Effect of Oil Content and Processing Conditions on the Thermal Behavior and Physicochemical Stability of Oil-in-water Emulsions
International Journal of Food Science and Technology
The destabilisation mechanism of oil-in-water (o/w) emulsions was studied as a function of oil content (20% and 40% o/w), homogenisation conditions and crystallisation temperatures (10, 5, 0, −5 and −10 °C). A mixture of anhydrous milk fat and soya bean oil was used as the lipid phase and whey protein isolate (2 wt%) as emulsifier. Crystallisation and melting behaviours were analysed using differential scanning calorimetry. Physicochemical stability was measured with a vertical scan macroscopic analyser. Emulsions with 20% oil were found to be less stable than those with 40% oil. For 20% o/w emulsions, the crystallisation was delayed and inhibited in emulsions with smaller droplets and promoted in emulsions with larger droplets when compared with 40% o/w emulsions. Depending on the droplet sizes in the emulsion, the formation of lipid crystals (in combination with the emulsifier) either stabilises (small droplets) or destabilises (big droplets) the emulsion.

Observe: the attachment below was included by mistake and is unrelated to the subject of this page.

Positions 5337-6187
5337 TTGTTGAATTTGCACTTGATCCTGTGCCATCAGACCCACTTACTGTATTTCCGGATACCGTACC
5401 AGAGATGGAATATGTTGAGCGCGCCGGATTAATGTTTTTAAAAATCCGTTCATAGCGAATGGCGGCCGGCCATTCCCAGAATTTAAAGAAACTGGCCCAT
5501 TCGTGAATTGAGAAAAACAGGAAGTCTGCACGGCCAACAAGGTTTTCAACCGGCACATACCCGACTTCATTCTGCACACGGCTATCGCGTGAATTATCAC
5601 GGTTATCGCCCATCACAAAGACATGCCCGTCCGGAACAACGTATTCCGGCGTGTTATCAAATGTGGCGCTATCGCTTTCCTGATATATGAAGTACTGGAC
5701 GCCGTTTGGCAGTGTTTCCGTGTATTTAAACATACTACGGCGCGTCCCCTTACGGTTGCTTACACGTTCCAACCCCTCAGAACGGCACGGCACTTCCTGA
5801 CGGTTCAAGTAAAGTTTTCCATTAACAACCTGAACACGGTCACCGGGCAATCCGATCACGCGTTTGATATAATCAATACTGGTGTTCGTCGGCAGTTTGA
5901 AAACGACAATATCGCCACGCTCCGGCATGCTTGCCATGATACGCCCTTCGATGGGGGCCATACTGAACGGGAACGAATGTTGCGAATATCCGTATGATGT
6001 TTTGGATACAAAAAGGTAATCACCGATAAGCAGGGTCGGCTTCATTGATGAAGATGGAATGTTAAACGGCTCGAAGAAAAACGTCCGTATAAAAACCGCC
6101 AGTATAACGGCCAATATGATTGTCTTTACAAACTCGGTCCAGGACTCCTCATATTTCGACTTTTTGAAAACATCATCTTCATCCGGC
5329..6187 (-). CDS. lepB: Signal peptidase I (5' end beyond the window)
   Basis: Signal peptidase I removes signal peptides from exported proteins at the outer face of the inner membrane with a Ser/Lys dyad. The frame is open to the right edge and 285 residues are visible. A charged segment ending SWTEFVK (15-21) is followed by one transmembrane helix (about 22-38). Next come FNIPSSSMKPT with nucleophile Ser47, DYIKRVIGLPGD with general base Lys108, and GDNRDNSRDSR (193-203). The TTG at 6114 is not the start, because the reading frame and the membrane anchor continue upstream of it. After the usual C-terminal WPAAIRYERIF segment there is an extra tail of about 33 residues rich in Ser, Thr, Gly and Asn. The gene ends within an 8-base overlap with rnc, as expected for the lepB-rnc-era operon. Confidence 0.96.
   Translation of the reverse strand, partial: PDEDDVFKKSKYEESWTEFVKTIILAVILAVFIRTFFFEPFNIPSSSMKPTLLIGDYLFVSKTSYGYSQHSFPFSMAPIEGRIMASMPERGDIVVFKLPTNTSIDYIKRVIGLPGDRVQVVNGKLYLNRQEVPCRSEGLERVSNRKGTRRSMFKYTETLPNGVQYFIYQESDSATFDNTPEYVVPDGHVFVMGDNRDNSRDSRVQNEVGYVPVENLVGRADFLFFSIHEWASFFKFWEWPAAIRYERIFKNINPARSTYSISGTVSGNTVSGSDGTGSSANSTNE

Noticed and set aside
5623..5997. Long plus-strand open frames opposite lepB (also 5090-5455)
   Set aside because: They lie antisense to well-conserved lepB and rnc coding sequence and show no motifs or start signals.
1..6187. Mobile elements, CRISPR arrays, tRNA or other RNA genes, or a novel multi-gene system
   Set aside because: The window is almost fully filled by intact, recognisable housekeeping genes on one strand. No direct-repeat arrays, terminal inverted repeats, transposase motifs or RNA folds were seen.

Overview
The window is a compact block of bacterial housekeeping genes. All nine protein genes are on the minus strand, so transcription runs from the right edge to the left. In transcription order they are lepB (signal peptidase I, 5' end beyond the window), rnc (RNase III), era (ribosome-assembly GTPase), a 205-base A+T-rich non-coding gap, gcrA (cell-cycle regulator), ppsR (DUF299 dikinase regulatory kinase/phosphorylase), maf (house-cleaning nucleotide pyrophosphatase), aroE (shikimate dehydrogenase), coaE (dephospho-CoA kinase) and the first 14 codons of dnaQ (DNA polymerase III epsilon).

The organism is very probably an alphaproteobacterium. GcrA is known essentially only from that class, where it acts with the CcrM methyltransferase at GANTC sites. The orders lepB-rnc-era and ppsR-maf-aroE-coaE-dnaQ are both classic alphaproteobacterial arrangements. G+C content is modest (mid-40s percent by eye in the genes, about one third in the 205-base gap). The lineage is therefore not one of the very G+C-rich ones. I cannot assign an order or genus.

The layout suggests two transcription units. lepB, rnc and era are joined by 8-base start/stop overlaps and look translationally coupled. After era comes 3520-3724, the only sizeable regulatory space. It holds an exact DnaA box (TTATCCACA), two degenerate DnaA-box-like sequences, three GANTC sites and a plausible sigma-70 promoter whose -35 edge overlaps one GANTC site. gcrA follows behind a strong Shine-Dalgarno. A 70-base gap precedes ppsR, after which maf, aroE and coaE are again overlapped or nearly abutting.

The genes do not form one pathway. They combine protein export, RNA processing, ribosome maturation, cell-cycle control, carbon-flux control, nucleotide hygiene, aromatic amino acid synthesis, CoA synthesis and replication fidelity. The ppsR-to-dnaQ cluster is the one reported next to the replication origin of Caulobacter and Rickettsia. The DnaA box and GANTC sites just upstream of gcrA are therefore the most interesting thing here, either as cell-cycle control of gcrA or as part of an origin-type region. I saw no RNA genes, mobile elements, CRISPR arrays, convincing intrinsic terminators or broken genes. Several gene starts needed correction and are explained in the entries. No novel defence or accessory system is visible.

Tippetts*, M. and Martini, S. 2009. Effect of Oil Content and Processing Conditions on the Thermal Behavior and Physicochemical Stability of Oil-in-water Emulsions. International Journal of Food Science and Technology 44:206-215 – doi:10.1111/j.1365- 2621.2008.01741.x (Impact Factor: 1.065)